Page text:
Sought-after professionals will pick up pay rises of up to 20pc this year as employers predict a “Brexit boost”.
Workers in skilled financial services and IT roles are set to reap the benefits of new opportunities as companies locate their European bases in Ireland rather than the UK.
Recruitment firm Morgan McKinley found that 52pc of employers believe the Irish market will be seen as “more attractive” due to Brexit.
It predicted that pay rises will range from 5pc to 20pc for in-demand skills where there is competition for talent.
The agency’s latest salary report notes that for the first time in 10 years there is a higher percentage of Irish people returning for work than emigrating.
“While this is positive news for the Irish employment market generally, professionals returning home from London, New York, Singapore, Hong Kong or Sydney are also coming back with higher salary expectations,” it said.
The agency’s global FDI director, Trayc Keevans, said there were 55 Brexit-related investments here last year and Barclays, Goldman Sachs and JP Morgan are among those setting up offices.
She said as well as pay rises, many employers are offering “relocation support”, including finding accommodation. There is stiff competition for cyber security professionals, financial accountants, banking and insurance staff.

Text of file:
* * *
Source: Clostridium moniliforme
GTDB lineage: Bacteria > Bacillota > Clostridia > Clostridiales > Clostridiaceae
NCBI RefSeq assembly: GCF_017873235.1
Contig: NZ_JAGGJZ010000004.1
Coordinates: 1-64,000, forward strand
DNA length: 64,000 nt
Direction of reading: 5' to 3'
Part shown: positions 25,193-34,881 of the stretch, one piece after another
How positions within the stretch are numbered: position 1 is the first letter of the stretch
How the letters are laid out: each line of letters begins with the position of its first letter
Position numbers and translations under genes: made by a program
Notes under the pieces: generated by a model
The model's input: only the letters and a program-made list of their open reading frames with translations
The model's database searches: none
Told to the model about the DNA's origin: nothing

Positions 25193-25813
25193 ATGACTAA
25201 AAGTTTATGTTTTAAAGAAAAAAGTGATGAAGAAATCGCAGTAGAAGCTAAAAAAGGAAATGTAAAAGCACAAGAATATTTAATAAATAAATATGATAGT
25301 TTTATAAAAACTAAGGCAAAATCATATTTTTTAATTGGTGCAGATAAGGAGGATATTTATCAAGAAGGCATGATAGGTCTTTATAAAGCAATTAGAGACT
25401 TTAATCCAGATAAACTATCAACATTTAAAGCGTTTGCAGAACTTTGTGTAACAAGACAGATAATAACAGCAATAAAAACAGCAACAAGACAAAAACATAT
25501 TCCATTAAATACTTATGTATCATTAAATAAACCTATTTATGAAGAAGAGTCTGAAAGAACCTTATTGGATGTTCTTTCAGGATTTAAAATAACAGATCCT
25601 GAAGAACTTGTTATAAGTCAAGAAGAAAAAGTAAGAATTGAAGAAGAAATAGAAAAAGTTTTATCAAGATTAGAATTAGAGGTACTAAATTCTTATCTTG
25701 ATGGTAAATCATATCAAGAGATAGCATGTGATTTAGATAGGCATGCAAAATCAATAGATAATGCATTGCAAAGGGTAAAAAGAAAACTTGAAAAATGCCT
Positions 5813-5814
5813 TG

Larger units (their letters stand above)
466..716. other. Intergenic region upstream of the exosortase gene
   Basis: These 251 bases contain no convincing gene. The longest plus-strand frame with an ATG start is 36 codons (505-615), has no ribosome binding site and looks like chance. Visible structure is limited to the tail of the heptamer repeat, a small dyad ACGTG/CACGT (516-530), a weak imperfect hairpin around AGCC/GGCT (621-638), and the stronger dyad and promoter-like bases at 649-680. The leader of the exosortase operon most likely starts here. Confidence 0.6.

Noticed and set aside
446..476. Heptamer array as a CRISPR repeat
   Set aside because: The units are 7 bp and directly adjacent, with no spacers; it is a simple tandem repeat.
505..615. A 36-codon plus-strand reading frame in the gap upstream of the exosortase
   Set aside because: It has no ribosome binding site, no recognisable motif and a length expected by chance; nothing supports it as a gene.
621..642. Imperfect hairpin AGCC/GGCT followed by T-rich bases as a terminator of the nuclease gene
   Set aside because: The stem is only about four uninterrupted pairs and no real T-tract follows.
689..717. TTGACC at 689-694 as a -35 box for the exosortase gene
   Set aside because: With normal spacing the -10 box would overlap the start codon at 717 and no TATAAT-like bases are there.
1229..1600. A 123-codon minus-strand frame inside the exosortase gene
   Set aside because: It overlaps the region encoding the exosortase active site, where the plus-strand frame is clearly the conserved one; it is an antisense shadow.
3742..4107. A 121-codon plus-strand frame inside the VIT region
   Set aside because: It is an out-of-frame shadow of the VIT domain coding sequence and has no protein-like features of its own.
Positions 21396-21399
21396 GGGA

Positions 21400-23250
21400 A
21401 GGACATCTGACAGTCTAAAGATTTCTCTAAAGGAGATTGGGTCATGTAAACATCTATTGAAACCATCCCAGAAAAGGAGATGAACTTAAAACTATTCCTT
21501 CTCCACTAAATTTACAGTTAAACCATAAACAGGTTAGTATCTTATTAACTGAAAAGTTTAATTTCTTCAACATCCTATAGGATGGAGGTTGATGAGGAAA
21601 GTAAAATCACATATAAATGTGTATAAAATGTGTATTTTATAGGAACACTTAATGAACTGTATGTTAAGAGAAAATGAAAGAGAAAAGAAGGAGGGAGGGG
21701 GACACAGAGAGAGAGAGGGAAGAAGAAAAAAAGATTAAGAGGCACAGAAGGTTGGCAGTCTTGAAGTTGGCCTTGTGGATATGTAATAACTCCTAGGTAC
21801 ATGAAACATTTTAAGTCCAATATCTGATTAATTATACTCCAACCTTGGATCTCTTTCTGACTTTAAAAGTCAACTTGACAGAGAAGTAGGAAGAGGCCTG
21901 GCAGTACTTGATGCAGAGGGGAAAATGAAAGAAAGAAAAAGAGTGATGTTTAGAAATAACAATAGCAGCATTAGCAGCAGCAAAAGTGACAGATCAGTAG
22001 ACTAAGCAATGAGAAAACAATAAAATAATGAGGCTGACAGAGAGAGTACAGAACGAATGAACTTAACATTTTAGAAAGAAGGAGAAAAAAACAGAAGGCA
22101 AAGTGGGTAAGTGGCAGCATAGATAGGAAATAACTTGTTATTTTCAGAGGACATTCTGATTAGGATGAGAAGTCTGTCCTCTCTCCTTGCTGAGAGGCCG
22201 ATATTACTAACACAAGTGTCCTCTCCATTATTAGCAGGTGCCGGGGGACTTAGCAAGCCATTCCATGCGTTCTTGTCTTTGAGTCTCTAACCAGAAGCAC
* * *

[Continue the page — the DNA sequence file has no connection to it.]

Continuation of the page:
The salary survey also shows that 60pc of professionals believe they are underpaid and deserve higher salaries, and most work more than their contracted hours.
In addition, 57pc of employers think there is a skills shortage in Ireland – adding to the likelihood of spiralling pay where talent is in short supply.
The demand for cyber security professionals has been driven by the rising number of cyber attacks globally that has increased the threat hackers pose to businesses.
According to the recruitment company, the demand for artificial intelligence and ‘machine learning’ professionals will “take centre stage” this year as more employers will advertise for specialised roles in this area.
“The year ahead looks both promising and uncertain,” said the survey. “As Ireland continues to move towards full employment, the war for talent will continue. Counter offers and retention bonuses are increasingly prevalent as employers seek to retain their most valuable employees. Candidates are also seeking a better work-life balance and choosing to accept roles based on the level of flexibility a company is willing to provide.”
Meanwhile, large numbers of people who have worked in Britain are entitled to a tax refund, but many are unaware of it. Tax specialists Taxback.com said the rebates could be worth more than €1,000.
An estimated one in three Irish people who have worked in the UK are entitled to a tax rebate. But many are not aware of their eligibility.
A crash-out Brexit could see thousands of Irish people returning home from the UK, which will mean they will be entitled to claim tax refunds.
Taxback.com commercial director Eileen Devereux said the UK has remained a popular destination for Irish workers in recent years.
Recent Central Statistics Office figures show a total of 12,100 Irish people migrating to the UK in the last year.
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